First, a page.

New government of independent nation was not even in any comfortable position to go through the planning and recommendations of the gandhian economist. Whatever the danger pointed out by Kumarappa was waiting for an entry at the doorstep of the country. The ecnomy of gregation and the economy of Service were unable to safeguard the economy of Enterprise. Postulates of Kumarappa became some beautiful and decorative words. During successive years there remained few of the admirers of economic development ever wanted to recollect the ideas of Kumarappa. It was not because of the complicated mechanism of the economic ideas of the gandhian economist, but the fact was regarding the manipulation of some capitalist frameworks under the free environment.

Fatherhood of Mahatma

      During the last phase of life Kumarappa was not in a position to praise the activities of government throughout the span of 12 successive years.[v] He has even raised question about the fatherhood of Mahatma Gandhi. His eagerness to recover villagers from the miserable situation remained an unreached goal. But the beloved leader was not in a position to accept any of the logical sideline for replacing the gandhian economics that took birth through his concrete aspirations.[vi]  It is even impregnated with the practices of peace and non-violence for safeguarding and nurturing fundamental human values.[vii]

Everlasting Relevance

Situation changed considerably at the juncture of the Globalisation, Liberalisation, Free Market Economy and revolution in the field of Information Technology. Challenges that villagers face has increased considerably because of the easy access of large industrial houses to the farthest corner of villages. Still the opportunity prevails in the ground in the form of an opportunity of skill enhancement as well as innovation for artisans, farmers as well as for entrepreneurs leading them ultimately toward the standard of a healthy and nonviolent economic practices. Role of government and other organizational efforts of Service Economy as well as Economy of congregation will play a definitive role through planning efforts of Skill Enhancement and support services meant for the disadvantaged class of people. It can be considered as a continuous journey of the national economy from better to best through periodical refinement in the means and motto of all sorts of economic practices.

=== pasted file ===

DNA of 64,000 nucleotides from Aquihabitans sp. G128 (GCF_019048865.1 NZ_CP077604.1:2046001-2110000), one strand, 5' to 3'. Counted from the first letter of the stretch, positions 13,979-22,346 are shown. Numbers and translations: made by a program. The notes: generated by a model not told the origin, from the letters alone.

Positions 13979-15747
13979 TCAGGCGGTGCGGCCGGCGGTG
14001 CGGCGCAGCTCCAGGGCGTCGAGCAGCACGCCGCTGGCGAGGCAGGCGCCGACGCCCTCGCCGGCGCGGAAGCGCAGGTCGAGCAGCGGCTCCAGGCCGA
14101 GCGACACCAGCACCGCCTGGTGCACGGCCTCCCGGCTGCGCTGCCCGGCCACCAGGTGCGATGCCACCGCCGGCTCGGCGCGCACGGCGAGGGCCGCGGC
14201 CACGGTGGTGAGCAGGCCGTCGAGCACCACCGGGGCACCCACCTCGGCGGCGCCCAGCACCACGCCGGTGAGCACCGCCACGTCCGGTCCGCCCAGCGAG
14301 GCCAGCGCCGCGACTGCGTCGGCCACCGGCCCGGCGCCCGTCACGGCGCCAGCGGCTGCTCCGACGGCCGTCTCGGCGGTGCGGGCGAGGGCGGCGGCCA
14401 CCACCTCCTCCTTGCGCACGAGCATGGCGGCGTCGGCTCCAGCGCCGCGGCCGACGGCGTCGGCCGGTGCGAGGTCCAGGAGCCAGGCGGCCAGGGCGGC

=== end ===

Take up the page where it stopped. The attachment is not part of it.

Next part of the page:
1 An Economic Survey of Matar Taluka; Gujarat Vidhyapeeth; 1952, pages: 155.
2 B. Zachariah, Developing India: an intellectual and social history, c.1930–1950 (2005), esp. chapter 3, ‘Towards a political philosophy of the village community’
3 B. Zachariah, ‘Interpreting Gandhi: J. C. Kumarappa, modernity and the East’, in Culture and democracy: papers from the cultural studies workshops, ed. T. Guhathakurta (1999. Centre for Studies in Social Sciences, Calcutta)
4 Christianity: Its Economy and Way of Life; Navajivan, Ahmedabad; 1945, pages: 124.
5 Clive to Keynes; Navajivan, Ahmedabad; 1947, pages: 44.
6 Cow in Our Economy; Sarva Seva Sangh Prakashan, Rajghat, Varanasi 221001, 1963, pages: 76
7 Economic and Political Weekly; v.40 no.52 (24 December 2005)
8 Economy of Permanence Part II; Maganwadi, Wardha; 1948, pages: 87.
9 Economy of Permanence; Sarva Seva Sangh Prakashan, Rajghat, Varanasi 221001, 1984, pages: 208
10 Europe Through Gandhian Eyes; Maganwadi, Wardha; 1948, pages: 29
11 Gandhian Economic Thought; Sarva Seva Sangh Prakashan, Rajghat, Varanasi 221001, 1962, pages: 94
12 Grinding of Cereals; Maganwadi, Wardha; 1947, pages: 15
13 J. . Kumarappa Birth Centenary Committee, Kumarappa Centenary Souvenir (1992)
14 Kumarappa, Joseph C.; Trad. Di Marinella Correggia (2011). Economia di condivisione. Come uscire dalla crisi mondiale (in Italian). Pisa: Centro Gandhi Edizioni. ISBN 978-88-7500-029-5.
15 Lessons from Europe; Sarva Seva Sangh Prakashan, Wardha, 1954, pages: 49
16 Lindley, Mark (2007). J. C. Kumarappa Mahatma Gandhi’s Economist. Mumbai: Popular Prakashan. ISBN 978-81-7991-280-5.
17 M. Vinaik, J. C. Kumarappa and his quest for world peace (1956)
18 M. Vinaik, The Gandhian crusader – a biography of Dr. J. C. Kumarappa (1987)
19 Peace and Prosperity; Maganwadi, Wardha, 1948, pages: 37.
20 Present Economic Situation; Maganwadi, Wardha; 1949, pages: 151.
21 Public Finance and Our Poverty; Navajivan, Ahmedabad; 1930, pages: 110
22 Rajeswar, Rao P. (1991). Great Indian Patriots. New Delhi: Mittal Publications. ISBN 978-81-7099-288-2.